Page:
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Displacement of Older Workers: Re-employment, Hastened Retirement, Disability, or Other Destinations?


  • Finnie, Ross
  • Gray, David


The central objective of this study is to investigate the income sources and patterns of prime-age and older workers who suffer a layoff from steady employment. We focus on a set of cohorts who are deemed to have a high degree of attachment to the labour force preceding the event of an involuntary separation. Using a unique data base that merges administrative data marking the job separation, we track all of their sources of income over an interval that spans four years prior to the separation to five years after the separation. Our empirical analysis includes an investigation of the frequency that a laid-off individual will receive income ex post from a given source, a typology analysis of the various configurations of income received, and an econometric analysis of the incidence of certain post-layoff income configurations. We find that in any given year, approximately 2 % of our sample of workers with stable employment histories experience a ‘visible’ layoff. During the first three post-layoff years, 77 % of the group of laid-off workers (aged 45-64 years old) have non-trivial labour market earnings, and 56-65 % of them depend on the labour market for their primary source of income. This group of workers does experience substantial income losses. During the post-layoff period, approximately 14-19 % of them file a subsequent claim for EI benefits, but few of them depend on the EI regime as the primary source of their income. Very few of these individuals draw on other types of social insurance benefits, such as CPP disability, social assistance, and workers’ compensation. The most common destination state for prime-age and older workers who have not yet reached retirement age are early retirement and continued labour market activity, albeit at much lower earnings. It is rare for them to draw on social insurance benefits, and we find little evidence that disability benefits and workers compensation are functioning as disguised unemployment benefits.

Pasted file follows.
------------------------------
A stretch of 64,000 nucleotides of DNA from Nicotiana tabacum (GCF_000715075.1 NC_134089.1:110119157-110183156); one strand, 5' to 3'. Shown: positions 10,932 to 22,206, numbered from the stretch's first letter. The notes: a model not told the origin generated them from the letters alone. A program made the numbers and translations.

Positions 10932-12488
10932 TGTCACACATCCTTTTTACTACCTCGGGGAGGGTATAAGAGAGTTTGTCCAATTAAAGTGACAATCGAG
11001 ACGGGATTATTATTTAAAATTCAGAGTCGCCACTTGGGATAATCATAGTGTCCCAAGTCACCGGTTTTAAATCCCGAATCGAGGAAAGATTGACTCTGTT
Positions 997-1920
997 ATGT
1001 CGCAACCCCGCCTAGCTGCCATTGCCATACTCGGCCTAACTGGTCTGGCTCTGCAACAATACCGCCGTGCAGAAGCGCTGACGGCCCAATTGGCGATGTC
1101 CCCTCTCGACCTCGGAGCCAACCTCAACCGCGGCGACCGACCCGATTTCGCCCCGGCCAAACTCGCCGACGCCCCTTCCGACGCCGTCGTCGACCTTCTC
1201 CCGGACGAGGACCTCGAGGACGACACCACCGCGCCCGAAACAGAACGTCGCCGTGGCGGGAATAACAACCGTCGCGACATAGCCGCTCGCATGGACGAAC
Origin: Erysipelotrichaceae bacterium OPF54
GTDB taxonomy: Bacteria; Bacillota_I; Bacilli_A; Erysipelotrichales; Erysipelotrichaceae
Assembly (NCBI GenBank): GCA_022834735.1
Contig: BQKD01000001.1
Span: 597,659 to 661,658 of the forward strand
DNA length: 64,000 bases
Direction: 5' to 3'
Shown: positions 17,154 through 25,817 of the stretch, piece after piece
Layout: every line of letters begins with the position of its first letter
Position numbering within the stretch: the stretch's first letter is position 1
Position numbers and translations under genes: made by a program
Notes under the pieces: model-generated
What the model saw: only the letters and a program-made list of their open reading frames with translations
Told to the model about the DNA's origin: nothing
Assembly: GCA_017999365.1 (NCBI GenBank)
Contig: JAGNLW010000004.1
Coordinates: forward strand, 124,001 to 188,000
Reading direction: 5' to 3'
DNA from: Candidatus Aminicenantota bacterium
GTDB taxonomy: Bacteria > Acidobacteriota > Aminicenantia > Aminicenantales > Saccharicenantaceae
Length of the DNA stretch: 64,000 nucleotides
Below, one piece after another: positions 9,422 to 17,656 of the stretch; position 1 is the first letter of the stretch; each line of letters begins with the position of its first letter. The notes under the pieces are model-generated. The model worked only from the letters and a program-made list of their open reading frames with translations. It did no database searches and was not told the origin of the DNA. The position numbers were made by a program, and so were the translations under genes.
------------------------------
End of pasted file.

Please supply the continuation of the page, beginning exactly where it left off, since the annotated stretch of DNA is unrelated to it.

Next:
Suggested Citation

  • Finnie, Ross & Gray, David, 2009. "Displacement of Older Workers: Re-employment, Hastened Retirement, Disability, or Other Destinations?," CLSSRN working papers clsrn_admin-2009-24, Vancouver School of Economics, revised 13 Mar 2009.
  • Handle: RePEc:ubc:clssrn:clsrn_admin-2009-24

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    Cited by:

    1. Jones, Stephen, 2012. "The Effectiveness of Training for Displaced Workers with Long Prior Job Tenure," CLSSRN working papers clsrn_admin-2012-3, Vancouver School of Economics, revised 29 Jan 2012.
    2. Chen, Wen-Hao & Morissette, René, 2010. "Have Employment Patterns of Older Displaced Workers Improved Since the Late 1970s?," CLSSRN working papers clsrn_admin-2010-20, Vancouver School of Economics, revised 27 May 2010.

    More about this item


    Post-layoff transitions; incidence of program usage; retirement behaviour; disability benefits; re-employment transitions;

    JEL classification:

    • J63 - Labor and Demographic Economics - - Mobility, Unemployment, Vacancies, and Immigrant Workers - - - Turnover; Vacancies; Layoffs
    • J65 - Labor and Demographic Economics - - Mobility, Unemployment, Vacancies, and Immigrant Workers - - - Unemployment Insurance; Severance Pay; Plant Closings
    • J68 - Labor and Demographic Economics - - Mobility, Unemployment, Vacancies, and Immigrant Workers - - - Public Policy
    • J26 - Labor and Demographic Economics - - Demand and Supply of Labor - - - Retirement; Retirement Policies

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